Empires have come and gone and they will continue to come and go.  The issues of man will grow in importance and fade into history.  The one constant in the affairs of man is change. 


But, God is immutable - without change.  His word is eternal.  His purposes are fixed.


In other words, what God has purposed to do as He unfolds human history is way above and beyond lemonade stands like the Roman Empire.  Way above the limited influence of ISIS and Iran.  What God is fixed to do is way beyond the power that Bernie and Hillary and Trump are vying to control.  History - times and seasons - all that is a God thing not a people thing.


What God calls us to be a part of - being the Church - isn’t about all the temporal stuff we get all “nutso” about but about God’s Kingdom - His purposes being accomplished by His authority according to what He wills and for His glory. 


Then Jesus tells the disciples that the power they need to live out the purposes of God and His Kingdom - to live being the Church - that power that we need to witness for Jesus it comes only from God.  When the Holy Spirit comes on you - because you waited in Jerusalem for the Holy Spirit to come upon you - then the Holy Spirit will empower you to be witnesses of Me - Jesus.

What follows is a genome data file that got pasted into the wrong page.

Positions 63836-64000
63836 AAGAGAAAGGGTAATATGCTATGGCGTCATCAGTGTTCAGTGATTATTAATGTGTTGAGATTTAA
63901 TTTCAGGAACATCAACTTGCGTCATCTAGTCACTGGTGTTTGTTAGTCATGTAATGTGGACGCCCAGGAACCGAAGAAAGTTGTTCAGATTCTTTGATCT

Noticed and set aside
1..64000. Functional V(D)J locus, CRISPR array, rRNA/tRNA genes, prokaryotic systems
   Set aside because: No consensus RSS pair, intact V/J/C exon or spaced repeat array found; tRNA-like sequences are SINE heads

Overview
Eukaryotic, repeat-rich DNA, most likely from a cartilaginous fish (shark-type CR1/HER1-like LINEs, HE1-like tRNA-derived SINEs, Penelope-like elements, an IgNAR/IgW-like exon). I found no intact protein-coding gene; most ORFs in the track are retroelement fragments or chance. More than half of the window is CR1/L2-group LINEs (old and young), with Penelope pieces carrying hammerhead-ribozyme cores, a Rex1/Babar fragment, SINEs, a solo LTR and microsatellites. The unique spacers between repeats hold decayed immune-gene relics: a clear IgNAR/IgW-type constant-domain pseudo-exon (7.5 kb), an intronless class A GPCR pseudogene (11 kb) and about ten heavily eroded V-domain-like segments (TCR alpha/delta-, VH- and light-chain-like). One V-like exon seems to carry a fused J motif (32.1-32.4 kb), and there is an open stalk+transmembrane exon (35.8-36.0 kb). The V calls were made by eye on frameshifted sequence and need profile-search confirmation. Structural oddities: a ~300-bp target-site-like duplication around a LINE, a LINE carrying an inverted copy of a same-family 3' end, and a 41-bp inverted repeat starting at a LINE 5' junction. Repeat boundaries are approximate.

Let’s be careful, the disciples are to wait in Jerusalem because Acts 2 hasn’t happened yet.  For us, Acts 2 was plus or minus 1983 years ago.  We’re being what they were waiting for.  The Holy Spirit baptizes us - indwells us - when we come to salvation in Jesus.  In Christ we have been baptized.


Bottom line point being:  The authority is God’s.  The power is God’s.


And third:  The witness is of Jesus - Good News, Bad News, Good News, You Choose.  The Gospel.  The salvation and life that God offers to us through the completed work of Jesus on the cross.  We will be - good or bad - witnesses of Jesus - those who testify of Jesus - in Jerusalem and beyond.


Within a very short time after Jesus had made this statement in Acts 1:8 - the Gospel had been carried throughout the Roman Empire.  In time the Gospel came here to the remotest part of the earth - Merced.  That might sound a little strange.  But, except for someplace a few hundred miles west of here in the Pacific Ocean - there really isn’t a place that is more remote - farther away from Jerusalem - than Merced.